Hill: The Ferry Keeper's Family, Luke Hill and Mary Hout, Who were Married in Windsor, Connecticut, in 1651 and Fourteen Generations of Their Known and Possible Descendants

Hill: The Ferry Keeper's Family, Luke Hill and Mary Hout, Who were Married in Windsor, Connecticut, in 1651 and Fourteen Generations of Their Known and Possible Descendants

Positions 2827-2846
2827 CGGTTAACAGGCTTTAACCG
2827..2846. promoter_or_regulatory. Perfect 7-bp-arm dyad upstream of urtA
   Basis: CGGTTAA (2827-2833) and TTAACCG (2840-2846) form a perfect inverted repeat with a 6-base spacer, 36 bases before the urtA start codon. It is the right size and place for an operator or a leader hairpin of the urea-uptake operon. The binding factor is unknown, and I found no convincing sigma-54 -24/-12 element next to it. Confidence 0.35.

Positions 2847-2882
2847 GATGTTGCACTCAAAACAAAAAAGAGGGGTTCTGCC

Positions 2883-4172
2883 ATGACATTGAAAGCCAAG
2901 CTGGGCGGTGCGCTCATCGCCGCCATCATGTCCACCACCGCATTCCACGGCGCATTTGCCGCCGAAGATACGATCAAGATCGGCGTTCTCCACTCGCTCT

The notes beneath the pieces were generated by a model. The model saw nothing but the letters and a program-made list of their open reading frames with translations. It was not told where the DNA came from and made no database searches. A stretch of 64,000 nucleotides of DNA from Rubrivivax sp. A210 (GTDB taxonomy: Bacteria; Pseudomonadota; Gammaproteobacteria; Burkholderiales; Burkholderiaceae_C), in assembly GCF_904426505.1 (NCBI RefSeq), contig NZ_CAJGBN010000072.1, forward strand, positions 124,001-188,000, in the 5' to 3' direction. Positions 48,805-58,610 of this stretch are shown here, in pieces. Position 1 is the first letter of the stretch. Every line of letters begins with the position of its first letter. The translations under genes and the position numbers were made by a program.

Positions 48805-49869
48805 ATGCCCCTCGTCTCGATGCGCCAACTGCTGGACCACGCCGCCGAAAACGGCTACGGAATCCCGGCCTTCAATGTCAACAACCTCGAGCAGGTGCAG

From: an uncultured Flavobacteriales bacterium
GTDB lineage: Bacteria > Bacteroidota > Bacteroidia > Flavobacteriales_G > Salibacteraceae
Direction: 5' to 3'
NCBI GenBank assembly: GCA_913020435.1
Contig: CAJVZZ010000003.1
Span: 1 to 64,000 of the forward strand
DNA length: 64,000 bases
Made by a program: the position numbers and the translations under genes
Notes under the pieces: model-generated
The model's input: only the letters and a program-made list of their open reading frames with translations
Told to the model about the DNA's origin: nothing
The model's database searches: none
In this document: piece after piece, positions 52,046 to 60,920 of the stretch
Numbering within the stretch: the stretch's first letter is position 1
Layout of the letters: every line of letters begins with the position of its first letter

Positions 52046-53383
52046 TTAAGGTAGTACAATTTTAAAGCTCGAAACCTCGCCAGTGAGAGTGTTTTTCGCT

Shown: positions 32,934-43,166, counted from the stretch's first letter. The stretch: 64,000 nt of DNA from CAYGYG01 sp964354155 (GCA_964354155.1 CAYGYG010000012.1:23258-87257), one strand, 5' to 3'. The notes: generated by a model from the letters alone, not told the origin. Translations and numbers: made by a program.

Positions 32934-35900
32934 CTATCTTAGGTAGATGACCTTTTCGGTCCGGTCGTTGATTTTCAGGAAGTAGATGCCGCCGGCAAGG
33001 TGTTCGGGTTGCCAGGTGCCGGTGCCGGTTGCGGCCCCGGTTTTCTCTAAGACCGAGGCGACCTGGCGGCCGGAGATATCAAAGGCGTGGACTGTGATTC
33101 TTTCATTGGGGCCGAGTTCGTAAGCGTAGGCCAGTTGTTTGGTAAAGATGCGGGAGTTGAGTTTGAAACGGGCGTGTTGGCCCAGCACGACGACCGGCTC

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<strong> Hill: The Ferry Keeper's Family, Luke Hill and Mary Hout, Who were Married in Windsor, Connecticut, in 1651 and Fourteen Generations of Their Known and Possible Descendants </strong> - George J. Hill, M.D., M.A., D.Litt.. This book tells the story of a yeoman farmer and ferry keeper and his wife from the time of their marriage in 1651 in Windsor, Connecticut, until they died in Simsbury, a town which they helped to found. It also tells of their eight children and their spouses, and it continues to follow this family down to the present. The author tells of the rare occupation of the right of ferriage€”how it was compensated, and what was expected of the ferry keeper. The duties of the ferry keeper were well known at one time, even legendary. It was Charon who operated the one-way ferry over the River Styx between Earth and Hades. He was paid by a coin, obolos, placed in the dead person's mouth. This was the same river that Achilles was dipped in as a baby by his mother (held, to his misfortune, by his heel), who hoped he would thus be invincible. Except when the river was frozen, the ferry keeper was a waterman who was on-call night and day. At the peril of his own life, and the lives of his passengers, he had to decide when and how it was safe for humans, their goods, and their livestock to travel. The ferry keeper has now all but disappeared from America, along with the telegraph operator and pony express rider. This story involves more than 4000 descendants of the ferry keeper and his wife, about whom much is known in some instances. Many are known only by name; and in recent generations, because of privacy concerns, many are anonymous. The ferry keeper's four sons and four daughters and their children receive special attention, and their lives are carefully reconstructed from the historical records. The choices they faced for survival, and the decisions they made, were by and large successful. But not all were equal. Luck apparently favored some. All married well, but some married better than others. Typical among early Colonial American families, the youngest son of the founder of this family inherited the father's estate with the proviso that he would care for his aged parents until they died. The father had already accumulated a large amount of land, and the youngest son made good use of this property. His two marriages were to the daughters of leaders of the town, and he died a wealthy man. This book is family history, based on genealogy and enriched with biography. Some of the characters are notable, such as Roger Enos, a lieutenant colonel in the Revolutionary War, who later became a Major General. Enos' son-in-law, General Ira Allen, was a founder of Vermont. He was the brother of Ethan Allen, famous leader of the Green Mountain Boys. In a later generation, Lucius Barnes Barbour, who created the Barbour Collection of Connecticut Vital Records, was one of the ferry keeper's descendants. There are many others whose reconstructed lives are interesting, and who are exemplars of their times, though they have since been forgotten. In the eighteenth and nineteenth century, most were sturdy farmers and farm wives, who occasionally had another profession such as blacksmith, teacher, or doctor. Some of the men were in all of the American wars except, probably, the war with Spain. They were in the French and Indian Wars, the Revolution, the War of 1812, and the Civil War. Typical of the descendants of a Connecticut Yankee, most were in the Union Army, and only a few fought for the South. Only one was known to be a slave-holder, and probably only one fought in the war with Mexico. Multiple marriages were seen in many branches of the family, usually because a husband died, or a wife, but at least two husbands deserted and their wives remarried. Several joined the Mormons, and the men had overlapping wives and families. In the late twentieth century, the records of marriage and divorce, and of child-bearing without marriage, show a family that is very different from the past. While continuing for the most part to be white and Protestant, this family is now becoming as diverse as a large American family can be. Numerous photographs, illustrations, and maps, as well as a full-name index augment the text. 2011, 8½x11, paper, 600 pp. </br> 101-H5367 </br>ISBN: 078845367X